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Who’s allowed to see a copy of a Will?

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I am regularly asked about whether an official “reading of the Will” needs to take place after someone has died. You have probably seen American movies where the family gathers after the death of a relative in an oak-paneled office while a white-haired solicitor reads out the last wishes of the deceased person.

In Australia, there is no legal requirement or customary practice to hold a “reading of the Will”. In fact, until very recently, there was not even an automatic right for family members to see a copy of the Will of the deceased person. Previously, the executor needed to consent to provide a copy of a Will to a family member or potential beneficiary. If the executor refused their consent, the person wanting a copy of the Will would have to go to the expense and trouble of applying for a Court order to obtain a copy of the Will.

On 17 November 2014, a change to the law in the ACT now gives a statutory right for certain people to inspect a copy of the Will of a deceased person. The amendment to the Administration and Probate Act 1929 (ACT) was modeled on a similar provision in New South Wales legislation.

The categories of “interested person” who can request a copy of the Will include:

• an executor or beneficiary named in the Will or an earlier Will;

• a spouse (whether married or de facto) or child of the deceased person;

• a parent or guardian of the deceased person;

• a parent or guardian of a minor who is a beneficiary under the Will;

• a person who would be entitled to a share of the estate if the deceased person had died without a Will;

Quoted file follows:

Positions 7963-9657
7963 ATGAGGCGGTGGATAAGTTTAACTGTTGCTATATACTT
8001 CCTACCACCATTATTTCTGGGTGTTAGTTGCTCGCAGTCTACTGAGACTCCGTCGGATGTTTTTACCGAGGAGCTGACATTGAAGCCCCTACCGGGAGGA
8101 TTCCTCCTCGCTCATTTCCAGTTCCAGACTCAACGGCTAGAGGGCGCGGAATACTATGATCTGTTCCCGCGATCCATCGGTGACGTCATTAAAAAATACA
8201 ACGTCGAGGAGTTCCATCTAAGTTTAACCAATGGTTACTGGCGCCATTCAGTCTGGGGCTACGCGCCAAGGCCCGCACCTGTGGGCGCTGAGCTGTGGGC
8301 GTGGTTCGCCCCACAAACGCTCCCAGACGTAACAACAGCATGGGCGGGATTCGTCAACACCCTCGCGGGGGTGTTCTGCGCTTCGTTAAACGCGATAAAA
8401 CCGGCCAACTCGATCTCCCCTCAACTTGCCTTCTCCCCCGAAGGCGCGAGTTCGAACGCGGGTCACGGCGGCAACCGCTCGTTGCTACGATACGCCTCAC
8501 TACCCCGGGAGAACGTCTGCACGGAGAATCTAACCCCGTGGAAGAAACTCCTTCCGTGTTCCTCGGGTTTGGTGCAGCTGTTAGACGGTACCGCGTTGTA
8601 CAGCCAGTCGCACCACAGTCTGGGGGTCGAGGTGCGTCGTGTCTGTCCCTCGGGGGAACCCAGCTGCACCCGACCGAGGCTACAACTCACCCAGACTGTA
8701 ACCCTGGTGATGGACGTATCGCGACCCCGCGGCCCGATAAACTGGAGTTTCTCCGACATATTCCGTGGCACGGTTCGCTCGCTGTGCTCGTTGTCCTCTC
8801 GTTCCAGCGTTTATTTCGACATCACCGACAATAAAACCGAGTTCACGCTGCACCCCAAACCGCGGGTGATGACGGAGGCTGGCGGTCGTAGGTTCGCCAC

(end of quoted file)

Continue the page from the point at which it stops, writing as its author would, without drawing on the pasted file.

• a person who was a guardian or manager for the deceased person prior to their death under the Guardianship and Management of Property Act 1991;

• an attorney for the deceased person under an Enduring Power of Attorney.

A Will is defined to include a revoked Will, an informal Will or a codicil. Therefore, an interested person is also allowed to see a copy of any earlier Wills of the deceased person.

Anyone holding a Will for a deceased person, such as an executor or a solicitor, must, upon written request from an interested person, make available a copy of the Will.

The executor is not under a positive obligation to provide a copy of the Will to all the interested persons listed above. But the executor is now under an obligation to provide a copy of the Will if requested by an interested person. The executor (or the executor’s solicitor) is entitled to ask the interested person to pay for the cost of providing the copy of the Will.

The new legislation does not give anyone the right to see a copy of a Will for a person who has not yet died. While a person is alive, they are entitled to keep the contents of their Will private.

The statutory right for certain persons to inspect the Will of a deceased person enhances accountability for executors by ensuring that all potential beneficiaries know of their entitlement. It also assists family members or potential claimants against an estate to seek legal advice early about the effect of the Will.

If you are an executor of a Will, DDCS Lawyers can assist you by explaining your responsibilities and obligations as executor, including in what circumstances you need to provide a copy of the Will to other people.

If you are a beneficiary of a Will, or are wondering if you have an entitlement to the estate of a deceased person, DDCS Lawyers can provide advice on your options and entitlements.

Rebecca Tetlow is an Accredited Specialist in Wills and Estates Law (NSW) and a Senior Associate at Dobinson Davey Clifford Simpson

phone (02) 6212 7600

[email protected]www.ddcslawyers.com.au

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